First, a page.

Will Tea Party Victories in the Primaries Really Hurt Republicans This Fall?

Establishment Republicans are not pleased with primary wins by the likes of Christine O'Donnell and Rand Paul. These upstarts, however, may not be true obstacles to the GOP's return to power.

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Delaware GOP Senate candidate Christine O'Donnell. (Brendan Smialowski/Getty Images)

Karl Rove and other Republicans who have long been in the political realm are not too pleased by the surge of Tea Party victories in the primaries. These underdog wins over favored Republican nominees for the U.S. Senate have thrown a kink into the plans of the GOP to regain control of Congress.

Upset victories by Tea Party candidates from Delaware (Christine O'Donnell) to Kentucky (Rand Paul) to Nevada (Sharron Angle) have added some uncertainty to Republican expectations heading into the fall campaign, considering Congress' current approval ratings. Led by former Alaska Governor Sarah Palin, Tea Party candidates have proved over the past several months that they are indeed a genuine political force within the conservative movement.

Yet, just like Palin, many of these Tea Party candidates have shown a propensity for triggering controversies on the national level because of the same grassroots rhetoric that helped them win nomination in the Republican primaries. Paul's infamous statements suggesting that he would have opposed the Civil Rights Act of 1964 caused concern, only to be eclipsed by Angle's musings about taking up "Second Amendment remedies" if the federal government failed to change direction soon.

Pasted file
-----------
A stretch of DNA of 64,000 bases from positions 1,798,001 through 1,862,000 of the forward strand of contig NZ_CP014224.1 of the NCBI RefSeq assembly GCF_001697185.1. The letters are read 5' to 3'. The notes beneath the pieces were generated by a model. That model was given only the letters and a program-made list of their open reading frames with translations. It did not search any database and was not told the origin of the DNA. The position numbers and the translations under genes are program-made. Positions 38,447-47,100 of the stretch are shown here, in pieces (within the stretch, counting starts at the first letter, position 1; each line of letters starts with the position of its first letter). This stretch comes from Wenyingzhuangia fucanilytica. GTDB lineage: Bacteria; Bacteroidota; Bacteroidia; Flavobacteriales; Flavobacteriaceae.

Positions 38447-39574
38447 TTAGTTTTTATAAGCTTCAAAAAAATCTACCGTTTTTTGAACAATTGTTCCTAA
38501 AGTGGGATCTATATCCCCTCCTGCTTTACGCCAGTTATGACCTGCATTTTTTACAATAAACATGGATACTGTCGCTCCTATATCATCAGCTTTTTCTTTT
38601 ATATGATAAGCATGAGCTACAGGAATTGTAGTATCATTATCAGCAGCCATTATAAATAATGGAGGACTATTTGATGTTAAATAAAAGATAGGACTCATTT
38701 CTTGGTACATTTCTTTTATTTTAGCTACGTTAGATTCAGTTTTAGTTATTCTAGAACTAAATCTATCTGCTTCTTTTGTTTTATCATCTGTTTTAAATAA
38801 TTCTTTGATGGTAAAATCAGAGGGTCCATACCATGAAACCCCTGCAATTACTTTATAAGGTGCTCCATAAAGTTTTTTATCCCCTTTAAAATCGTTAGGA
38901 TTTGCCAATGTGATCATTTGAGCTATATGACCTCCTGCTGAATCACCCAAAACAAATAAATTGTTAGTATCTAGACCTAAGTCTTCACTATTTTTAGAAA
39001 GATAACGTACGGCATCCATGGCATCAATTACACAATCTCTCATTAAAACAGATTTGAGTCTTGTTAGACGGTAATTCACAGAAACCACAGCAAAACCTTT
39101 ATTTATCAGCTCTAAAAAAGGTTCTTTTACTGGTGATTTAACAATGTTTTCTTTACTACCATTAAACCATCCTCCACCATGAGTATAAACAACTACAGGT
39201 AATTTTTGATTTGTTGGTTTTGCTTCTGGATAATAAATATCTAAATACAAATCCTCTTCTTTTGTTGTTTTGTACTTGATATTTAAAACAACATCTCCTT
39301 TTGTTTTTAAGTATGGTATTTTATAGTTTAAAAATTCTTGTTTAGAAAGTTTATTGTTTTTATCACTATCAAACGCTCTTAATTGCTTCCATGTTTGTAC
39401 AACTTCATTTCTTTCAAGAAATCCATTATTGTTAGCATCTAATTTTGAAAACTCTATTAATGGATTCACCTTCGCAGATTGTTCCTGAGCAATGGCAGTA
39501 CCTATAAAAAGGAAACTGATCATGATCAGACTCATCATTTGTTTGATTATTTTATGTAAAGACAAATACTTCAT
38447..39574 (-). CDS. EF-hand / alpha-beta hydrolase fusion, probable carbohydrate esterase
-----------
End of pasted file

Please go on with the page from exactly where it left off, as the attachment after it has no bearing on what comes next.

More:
Rove and others have a point: Most of the Tea Party-backed candidates running this November are not polished, tenured politicians. They are more inclined to make rookie mistakes in the media, in debate and in strategy that could cost Republicans seats at play in both the House and the Senate.

And yes, some in the Republican Party are still unwilling to let go of the culture war that has existed since Michael Steele was elected to lead the GOP in January 2009. (Many of Chairman Steele's problems have come from his own unfortunate moves, but some have also centered on his willingness to diversify and modify the image of the RNC away from its legacy Southern strategy.) The proliferation of Tea Party nominees in the Republican field makes these issues more complex as the GOP tries to stay relevant and attractive to a new segment of voters.

Just as in 2008, the candidates backed by the Tea Party movement will remind voters that the election of 2010 -- with issues like high unemployment, largely unsuccessful government spending and legislative "victories" unpopular with the majority of Americans -- is not about political parties. This fall, as in 2008, it is about indicting the bureaucratic establishment in Washington.

And to the Republicans' advantage, their image is blending with a grassroots movement that will usher in unexpected victories for the GOP in November, much as the Democrats used technology, youth, diversity and the Bush legacy to gain sweeping victories in 2008.

The inexperience of some candidates who rode to prominence by way of the Tea Party may make it more difficult to advance the political ball this fall for the minority party, but even if these candidates threaten the Republican legacy establishment, they are not likely to prevent the Republicans from regaining control of Congress.

Lenny McAllister is a syndicated political commentator and frequent contributor to The Root. He will host the morning radio show Launching Chicago With Lenny McAllister Tuesday, Sept. 21, on WVON, The Talk of Chicago 1690 AM.

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